No it is a very difficult time, in the rehearsals. I feel I could go on working on the play for another year. One gets through the first, pleasant stage of working on a play, then one goes into it more deeply, and then more deeply and one could go on and on. especially with Chekhov. You understand why we cannot have anyone to watch rehearsals; we work very closely together. We do not have your system in the United States where you can come together to do one play, you work a while together and the actors may not even know each other. Here astar” can play a large role one time, a small role another time, but always we are working together, growing to­gether; every part is important and one doesn’t feel that one can be dropped out at any time. Here we are not anything outside the theatre, you understand? We are nothing. We are important only in the theatre. Security is very important for artists.

For writers? I think there must be some kind of security . . . Well, perhaps it is not so true of writers; I do not know.

But you are a writer. No. I am a theatre director, and I make films. You write your scripts. Yes, but only that. . . Of course I have written a lot of plays, a long time ago. About twenty of them, but they are all put away; they will never be pro­duced. I not a writer. But, still, film dialogue . . . I do not think I am so much a film-maker as a theatre director. I will perhaps make another eight or ten films, no more. And then I will stop, and work only in theatre. I like to be in the theatre; I feel most at home here. I should like to grow old here. Film-making makes one bleed too much. It is always exciting, and difficult, and fascinating, it makes one feel hurt, and humiliated. I do not think it is a healthy form of artistic work. It is inhuman, and too tense—one is too tense.

But you admire tension in art? One must create tension in relaxation. One must be quiet—one must be strong, you understand?—to produce intensity. I get this in the theatre. I can also educate here: there is continuity. I like to work with the young people, give them something to revolt against. I like to teach them, to give them my experience—but not so that they will do the same thing, just to give them a wall to strike against.

Theatre in other countries? We are isolated here, perhaps. But it is all con­tained here. The only reason I want to travel sometimes to other countries is to hear good music. . . The symphony orchestras are better in other countries. My wife and I have the dream to do no work for a year, only to go and listen to Bach, to hear and understand Bach through the masters . . . Perhaps the Japanese or Indian theatre would be interesting, but just to see theatre—He waved it away. There is all I need here. *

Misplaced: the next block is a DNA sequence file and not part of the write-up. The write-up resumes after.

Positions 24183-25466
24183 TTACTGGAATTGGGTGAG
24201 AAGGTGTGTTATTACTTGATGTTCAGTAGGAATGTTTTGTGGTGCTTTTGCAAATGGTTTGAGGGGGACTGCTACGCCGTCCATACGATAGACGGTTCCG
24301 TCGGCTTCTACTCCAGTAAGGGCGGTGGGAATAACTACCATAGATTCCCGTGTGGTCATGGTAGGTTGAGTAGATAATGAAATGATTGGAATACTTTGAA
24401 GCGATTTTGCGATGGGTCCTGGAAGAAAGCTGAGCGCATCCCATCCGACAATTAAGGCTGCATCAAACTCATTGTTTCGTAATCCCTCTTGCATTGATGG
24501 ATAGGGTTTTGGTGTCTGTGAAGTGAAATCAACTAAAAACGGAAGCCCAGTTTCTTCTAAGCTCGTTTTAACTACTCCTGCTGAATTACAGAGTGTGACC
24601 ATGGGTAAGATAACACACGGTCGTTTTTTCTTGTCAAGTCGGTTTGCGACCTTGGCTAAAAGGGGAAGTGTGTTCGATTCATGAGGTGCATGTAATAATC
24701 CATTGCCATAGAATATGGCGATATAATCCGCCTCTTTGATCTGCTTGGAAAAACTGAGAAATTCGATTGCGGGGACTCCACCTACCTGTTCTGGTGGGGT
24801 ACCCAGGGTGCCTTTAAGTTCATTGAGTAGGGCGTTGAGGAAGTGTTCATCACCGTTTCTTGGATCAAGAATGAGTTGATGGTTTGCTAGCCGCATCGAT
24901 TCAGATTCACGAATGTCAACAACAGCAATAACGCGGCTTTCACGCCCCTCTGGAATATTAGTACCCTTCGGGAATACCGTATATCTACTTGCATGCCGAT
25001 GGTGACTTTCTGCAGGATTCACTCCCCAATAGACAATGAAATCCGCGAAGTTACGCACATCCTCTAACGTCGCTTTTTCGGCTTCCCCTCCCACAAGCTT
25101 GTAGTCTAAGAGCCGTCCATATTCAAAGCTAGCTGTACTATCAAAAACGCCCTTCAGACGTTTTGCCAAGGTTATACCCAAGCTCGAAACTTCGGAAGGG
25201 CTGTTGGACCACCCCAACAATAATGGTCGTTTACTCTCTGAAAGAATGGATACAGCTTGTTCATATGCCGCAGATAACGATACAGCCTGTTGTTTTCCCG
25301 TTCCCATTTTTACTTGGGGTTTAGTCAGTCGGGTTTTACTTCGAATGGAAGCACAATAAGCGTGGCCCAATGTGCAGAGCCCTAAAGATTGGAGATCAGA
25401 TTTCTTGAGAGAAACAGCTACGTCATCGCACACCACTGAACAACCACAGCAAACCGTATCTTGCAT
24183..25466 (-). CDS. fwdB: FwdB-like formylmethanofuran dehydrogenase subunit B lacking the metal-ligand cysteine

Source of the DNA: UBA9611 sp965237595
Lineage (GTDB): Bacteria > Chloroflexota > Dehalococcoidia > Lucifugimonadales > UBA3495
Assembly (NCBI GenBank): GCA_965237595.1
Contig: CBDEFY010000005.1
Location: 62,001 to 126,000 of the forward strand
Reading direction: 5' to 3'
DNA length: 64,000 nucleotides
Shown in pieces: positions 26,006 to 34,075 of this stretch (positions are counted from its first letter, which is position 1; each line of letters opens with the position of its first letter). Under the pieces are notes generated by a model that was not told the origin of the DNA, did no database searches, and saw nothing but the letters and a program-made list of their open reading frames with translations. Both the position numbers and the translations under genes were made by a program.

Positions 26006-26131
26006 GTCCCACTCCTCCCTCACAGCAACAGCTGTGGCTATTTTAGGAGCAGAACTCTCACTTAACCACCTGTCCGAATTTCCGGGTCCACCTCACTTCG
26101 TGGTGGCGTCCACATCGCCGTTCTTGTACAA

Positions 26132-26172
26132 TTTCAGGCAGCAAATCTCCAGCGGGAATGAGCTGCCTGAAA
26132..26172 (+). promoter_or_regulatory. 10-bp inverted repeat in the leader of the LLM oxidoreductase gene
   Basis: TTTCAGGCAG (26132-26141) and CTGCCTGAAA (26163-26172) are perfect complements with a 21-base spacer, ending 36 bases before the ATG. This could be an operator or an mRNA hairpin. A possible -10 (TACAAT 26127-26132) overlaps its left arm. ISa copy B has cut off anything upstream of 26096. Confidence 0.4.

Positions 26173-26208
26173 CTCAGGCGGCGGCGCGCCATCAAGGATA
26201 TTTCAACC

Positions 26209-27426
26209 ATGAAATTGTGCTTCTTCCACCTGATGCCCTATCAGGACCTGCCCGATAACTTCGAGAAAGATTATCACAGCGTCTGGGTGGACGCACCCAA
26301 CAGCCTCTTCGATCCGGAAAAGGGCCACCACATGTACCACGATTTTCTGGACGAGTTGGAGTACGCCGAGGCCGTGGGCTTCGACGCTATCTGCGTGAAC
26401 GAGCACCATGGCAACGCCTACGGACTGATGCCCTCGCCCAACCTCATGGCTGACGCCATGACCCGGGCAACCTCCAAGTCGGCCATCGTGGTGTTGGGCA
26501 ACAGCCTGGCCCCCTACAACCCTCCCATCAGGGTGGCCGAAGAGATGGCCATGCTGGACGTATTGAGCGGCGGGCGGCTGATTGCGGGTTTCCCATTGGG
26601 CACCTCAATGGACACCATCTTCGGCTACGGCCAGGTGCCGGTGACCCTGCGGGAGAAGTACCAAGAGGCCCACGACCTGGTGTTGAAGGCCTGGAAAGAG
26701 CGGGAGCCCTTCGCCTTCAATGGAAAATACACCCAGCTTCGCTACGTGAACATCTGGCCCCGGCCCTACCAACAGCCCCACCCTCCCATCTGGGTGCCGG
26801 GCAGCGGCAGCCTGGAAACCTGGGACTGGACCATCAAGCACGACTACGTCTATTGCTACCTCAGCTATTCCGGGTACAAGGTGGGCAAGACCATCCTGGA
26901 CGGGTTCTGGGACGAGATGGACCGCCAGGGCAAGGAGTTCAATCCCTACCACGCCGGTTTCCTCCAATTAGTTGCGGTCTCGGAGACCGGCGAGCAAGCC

Now I have talked to you for over an hour and I am sorry but I must get back to my work . . . But I think we have had a very good time?

Yes, you’re a very nice person to talk with. And you also are a very nice person. Shaking my hand. Seeing me out. A charmer. Is he always the char­mer? Max von Sydow, the Knight in “The Seventh Seal,” the Magician in “The Face”, Bergman’s friend and “star” told me new people were always surprised at Bergman’s gentleness with them. Bibi Andersson of “The Devil’s Eye” and “Wild Strawberries” said that he had “an excellent sense of hu­mour”, that he made “so many jokes” and made her laugh so much she was surprised when a picture come out of it at all. A technician, on the other hand, called him a devil to work with: “Oh, he apologises later, but you feel he does this for the same reason he insulted you—as part of getting the job done.”

Getting the job done? . . . I did mine. I sent him my transcript. I was summoned to the office. It is truly remarkable how exactly you captured our entire conversation! But you cannot say this . . . This was a reference of mine to one of his colleagues—unnecessary, petty, It is YOU I am concerned about; what you are doing to yourself when you write such things about others. I want you to be more careful. Do you understand? As others have perhaps not always been careful of you . . .

Source: The Transatlantic Review, No. 14 (Autumn 1963), pp. 67-69.